4 AUGUST 1961, Page 4

Peace Retreats

From DARSIE GILLIE prow; July has shown how near disaster can lie to J success. It has seen the Bizerta crisis emerge and burst into evil flame; it has seen the Franco- Algerian negotiations reopen with a promise that has been immediately cut short; it has seen France's chilly relations with the United Nations take on the character of an ill-natured quarrel.

The kind of friendship that has been main- tained in spite of everything between France on the one hand and Tunisia. and Morocco on the other has been a very peculiar one. While both countries were allowing their territory to be used as-operational bases by the Algerian rebels and were avowed supporters of a totally independent Algeria for years past, while full diplomatic relations between the two govern- ments and France have been frequently interl rupted over more or less secondary issues, theg young officers and officials have been receiving their training in France, who has been begged t° supply in still greater numbers teachers from the university down to the primary school level' French has been taught in at least some Tunisia° village schools for as many hours as Arabic' France has remained the country with which la: tellectual contact is easiest for Tunisians arle Moroccans with any education. At the same time there is no doubt that in the intervening Algeria, .the knowledge of French has become even mor°, widespread during the rebellion through the eit", pansion of education, the extension of the admit; istrative network and the omnipresence of thj army. This extension of cultural contact had i" the cases of Tunisia and Morocco been acconl panied by a great deal of affection on either side', It was no doubt constantly exposed to the wittier' ing blasts generated by the conflict in Alger° but there seemed every chance that with its ter," mination the relations between North Africa and France would expand in a peaceful good will that had not hitherto been possible.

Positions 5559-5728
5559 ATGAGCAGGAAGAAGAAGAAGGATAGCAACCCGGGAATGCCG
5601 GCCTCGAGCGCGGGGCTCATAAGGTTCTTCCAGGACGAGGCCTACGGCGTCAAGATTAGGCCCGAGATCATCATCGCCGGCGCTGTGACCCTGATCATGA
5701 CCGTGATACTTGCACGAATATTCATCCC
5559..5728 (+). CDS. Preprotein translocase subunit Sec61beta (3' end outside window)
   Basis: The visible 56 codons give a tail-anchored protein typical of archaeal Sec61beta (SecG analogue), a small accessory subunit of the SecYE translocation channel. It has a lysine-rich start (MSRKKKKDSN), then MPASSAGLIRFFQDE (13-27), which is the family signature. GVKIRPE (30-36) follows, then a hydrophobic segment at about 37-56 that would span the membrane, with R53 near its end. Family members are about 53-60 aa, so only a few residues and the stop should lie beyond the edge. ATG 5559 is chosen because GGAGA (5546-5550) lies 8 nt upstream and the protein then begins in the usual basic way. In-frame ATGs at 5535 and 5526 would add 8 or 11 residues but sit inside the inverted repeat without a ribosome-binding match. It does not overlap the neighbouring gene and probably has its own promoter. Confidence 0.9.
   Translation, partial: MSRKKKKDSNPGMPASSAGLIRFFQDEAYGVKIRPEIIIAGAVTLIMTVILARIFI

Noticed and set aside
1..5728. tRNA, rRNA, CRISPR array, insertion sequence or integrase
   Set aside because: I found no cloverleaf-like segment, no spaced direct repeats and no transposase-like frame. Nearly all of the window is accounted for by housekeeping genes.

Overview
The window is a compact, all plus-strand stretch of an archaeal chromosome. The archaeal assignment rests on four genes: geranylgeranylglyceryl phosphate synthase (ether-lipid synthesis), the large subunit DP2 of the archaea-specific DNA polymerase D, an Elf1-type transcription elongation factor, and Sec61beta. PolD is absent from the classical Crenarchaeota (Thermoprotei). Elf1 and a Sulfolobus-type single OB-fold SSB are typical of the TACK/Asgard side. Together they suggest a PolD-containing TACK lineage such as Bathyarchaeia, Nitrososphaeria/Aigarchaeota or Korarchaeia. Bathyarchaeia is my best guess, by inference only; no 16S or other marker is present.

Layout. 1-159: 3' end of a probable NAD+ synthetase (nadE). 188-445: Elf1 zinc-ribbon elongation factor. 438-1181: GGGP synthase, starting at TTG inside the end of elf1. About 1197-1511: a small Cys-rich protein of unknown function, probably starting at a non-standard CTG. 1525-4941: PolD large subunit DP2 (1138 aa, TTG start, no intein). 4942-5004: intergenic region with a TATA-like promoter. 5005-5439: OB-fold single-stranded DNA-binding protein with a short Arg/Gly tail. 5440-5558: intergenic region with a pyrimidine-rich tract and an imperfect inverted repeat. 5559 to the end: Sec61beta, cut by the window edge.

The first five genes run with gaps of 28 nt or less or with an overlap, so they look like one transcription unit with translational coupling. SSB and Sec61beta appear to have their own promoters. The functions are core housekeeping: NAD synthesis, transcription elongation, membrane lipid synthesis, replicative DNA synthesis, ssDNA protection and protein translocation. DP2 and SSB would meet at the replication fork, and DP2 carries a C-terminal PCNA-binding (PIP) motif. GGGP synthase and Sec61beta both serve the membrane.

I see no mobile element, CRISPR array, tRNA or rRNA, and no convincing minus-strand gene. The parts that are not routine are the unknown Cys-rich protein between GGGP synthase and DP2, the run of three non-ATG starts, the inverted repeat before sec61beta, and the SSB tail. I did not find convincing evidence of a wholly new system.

While the relations between France and Morocco seem, superficially at least, intact, and have even been strengthened by a renewal of full diplomatic representation this week, those with Tunisia have undergone a shock that may prove fatal. It cannot, of course, be concluded as yet that the blow is final. But for the time being the entire apparatus of French cultural and technical aid to Tunisia is right off its hinges. Two thousand teachers are awaiting repatriation, and a very large part of the French colony in Tunisia that had hung on through troublous times and believed that they were now over is clamouring for re- patriation even if it means leaving all behind. This attitude is evidently the measure of the Tunisian revulsion which may even become more radical as official propaganda drives home its points.

The rights and wrongs of the actual incident are almost unimportant in comparison with its consequences. One of the weaknesses of the French position is that far too much importance is being attributed to the fact that at the beginning 0f the disaster, France was in most formal respects evidently in the right. She had given proof of good faith by accepting a situation in which the different elements of the naval base at Bizerta were dependent for communication with each other on the use of Tunisian roads over miles of Tunisian territory. The military garrison was far too small to support a siege and an admiral had been installed as commander whose qualification for that particular post was diplomatic patience. I resident Bourguiba combined a semi-Gandhian demonstration (not quite Gandhian, however) with artillery fire, an unpleasant and a dangerous mixture. Once military operations opened the Parachutist reinforcements evidently applied a Purely military conception of 'cleaning up' a dangerous situation so that Franco-Tunisian relations were suddenly submitted to the strain t\LI, bloodshed on a scale that they had never ,,nnwn since perhaps the time of St. Louis. As to the diplomatic issues that underlay the whole quarrel, it is impossible to judge without knowing .great deal more about the give and take on the rthzerta naval base in the last three years. What, lOr instance, did the two Presidents say to each .`)ther when they met at Rambouillet six months ago? It remains at least probable that President t'il oe Gaulle's reply to President Bourguiba's sud- : demand for an immediate settlement was one the unwisest acts of his career.